My point being…if you are what you say…and I know you ain’t bullshitting me. My hat’s off to you. It takes a special kinda person to do what you do. You are worth your weight in GOLD and I know you ain’t gettin paid THAT much. My mom works with kids that are extremely disabled. I’ve dome a bit of it myself.

You are right. But were not talking about mapping a career, so much as keeping him straight. There’s really nothing he CAN do at this stage except keep his head on straight and be fit, make good grades and look at his options. Oh…he could possible talk with local law enforcement about the “volunteer” program for youths, a reserve type program, even the Boy Scouts if it’s not too late. Those are all good things IMHO.

Avoid any military commitments.
We don’t know if the fighting in Iraq will be over 5 years down the road, when your son graduates from High School.

Enroll him in a martial arts training school now. It will get him in fine physical shape.
Also, get him into Youth Boxing. Boxers are formidable unarmed combatants, & emphasize physical training.

And, when he gets to be 18, he can make his own choices.
Restrict yourselves to help him answer questions, do not try to decide his future for him.

I’m not bullshitting. I’ve been in the DD field for about four years now (although I did spent a year working in an LD classroom with all kinds of DD kids, including MD, before I left the school system and went into DD full time). I spent two years in a group home and then switched to in-home. I’m not getting rich at it but in-home is really a pretty fun, low-stress job. Hell, all I do is take people out to dinner and movies or other activities like plays and concerts. I see practically every movie that comes out these days for free and I also get out to some things I probably wouldn’t do on my own but end up enjoying anyway (Mozart recitals, for instance). People always tell me they could never do my job but to me it’s just like hanging out with a friend for a few hours. They need some help, sure, but you get so used to it (as you obviously know) that it just becomes second nature after awhile. You don’t even notice it. I can collapse and pack a wheelchair in like three seconds flat. The special needs don’t really slow anything down that much if you know what you’re doing. I like my job a lot. I’ve actually turned down offers for higher paying, administrative jobs in my field because I prefer doing direct care to doing paper work.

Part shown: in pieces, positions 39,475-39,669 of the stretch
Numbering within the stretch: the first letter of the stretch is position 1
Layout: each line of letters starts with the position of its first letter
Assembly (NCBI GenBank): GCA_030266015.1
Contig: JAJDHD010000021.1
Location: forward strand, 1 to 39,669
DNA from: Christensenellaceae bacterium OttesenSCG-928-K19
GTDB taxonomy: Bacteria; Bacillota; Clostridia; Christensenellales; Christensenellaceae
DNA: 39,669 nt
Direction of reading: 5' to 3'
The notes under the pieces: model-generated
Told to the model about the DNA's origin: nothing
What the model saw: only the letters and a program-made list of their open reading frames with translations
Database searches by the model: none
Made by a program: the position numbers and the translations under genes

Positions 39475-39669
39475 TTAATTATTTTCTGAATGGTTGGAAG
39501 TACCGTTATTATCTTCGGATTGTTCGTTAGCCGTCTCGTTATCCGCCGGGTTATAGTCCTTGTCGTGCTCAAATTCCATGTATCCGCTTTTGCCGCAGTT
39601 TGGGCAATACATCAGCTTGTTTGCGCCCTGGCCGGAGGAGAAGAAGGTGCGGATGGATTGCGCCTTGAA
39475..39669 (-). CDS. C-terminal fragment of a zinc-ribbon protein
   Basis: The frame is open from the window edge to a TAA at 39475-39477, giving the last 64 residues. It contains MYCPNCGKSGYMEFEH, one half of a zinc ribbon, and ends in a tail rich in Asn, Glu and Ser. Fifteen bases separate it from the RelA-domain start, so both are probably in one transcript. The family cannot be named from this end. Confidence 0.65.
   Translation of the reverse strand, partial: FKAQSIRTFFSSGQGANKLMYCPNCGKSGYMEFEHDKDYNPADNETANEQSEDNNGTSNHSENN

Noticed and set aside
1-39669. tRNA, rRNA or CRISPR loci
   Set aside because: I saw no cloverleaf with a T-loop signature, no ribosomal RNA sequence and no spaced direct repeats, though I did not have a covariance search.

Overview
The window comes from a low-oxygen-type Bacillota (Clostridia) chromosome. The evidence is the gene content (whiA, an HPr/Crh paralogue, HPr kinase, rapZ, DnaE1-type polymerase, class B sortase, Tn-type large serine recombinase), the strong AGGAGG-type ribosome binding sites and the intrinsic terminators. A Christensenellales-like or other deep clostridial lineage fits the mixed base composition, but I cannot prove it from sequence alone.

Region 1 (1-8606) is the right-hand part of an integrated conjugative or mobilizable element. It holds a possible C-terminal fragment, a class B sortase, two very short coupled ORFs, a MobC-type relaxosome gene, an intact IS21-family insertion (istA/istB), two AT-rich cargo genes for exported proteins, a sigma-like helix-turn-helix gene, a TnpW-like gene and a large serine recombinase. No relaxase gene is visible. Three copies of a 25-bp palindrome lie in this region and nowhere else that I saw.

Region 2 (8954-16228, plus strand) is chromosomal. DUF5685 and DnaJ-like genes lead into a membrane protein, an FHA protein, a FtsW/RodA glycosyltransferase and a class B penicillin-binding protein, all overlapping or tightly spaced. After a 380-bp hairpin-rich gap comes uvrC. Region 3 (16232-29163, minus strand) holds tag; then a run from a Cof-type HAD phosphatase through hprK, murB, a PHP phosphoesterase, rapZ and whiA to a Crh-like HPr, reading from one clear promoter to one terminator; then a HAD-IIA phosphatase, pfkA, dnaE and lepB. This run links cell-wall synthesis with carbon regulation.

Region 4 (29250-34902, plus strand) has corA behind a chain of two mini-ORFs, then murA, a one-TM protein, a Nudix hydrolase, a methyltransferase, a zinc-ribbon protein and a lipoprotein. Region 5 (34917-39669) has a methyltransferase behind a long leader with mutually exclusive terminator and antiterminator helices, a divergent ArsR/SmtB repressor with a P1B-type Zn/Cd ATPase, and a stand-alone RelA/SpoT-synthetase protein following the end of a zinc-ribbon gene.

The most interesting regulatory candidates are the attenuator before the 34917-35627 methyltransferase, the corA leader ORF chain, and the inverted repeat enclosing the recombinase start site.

No question. That’s the right advice for any kid that age. If he’s really serious about federal law enforcement then he should make an effort to keep a clean record, keep his grades as high as he can and try to learn as much as he can about law enforement. He may find that the FBI is not as fun or glamorous as it sounds on the outside (the vast majority of federal agents work in offices and do not see any action. It’s not going to be like a Tommy Lee Jones movie and there aren’t really any X files).

I think a lot of local police departments have junior programs and ride-alongs for kids. That might be a good option. You’re right about Boy Scouts as well. It might sound cheesy but it can help. I was an Eagle Scout and that has actually helped me in job interviews.

I am certainly no expert on this.

Years ago, the FBI guy from the Main Office (somewhere) would stop by my hometown once a week. I would presume you could make an appointment with him, perhaps for your son to meet with him.

Make a good high school paper too.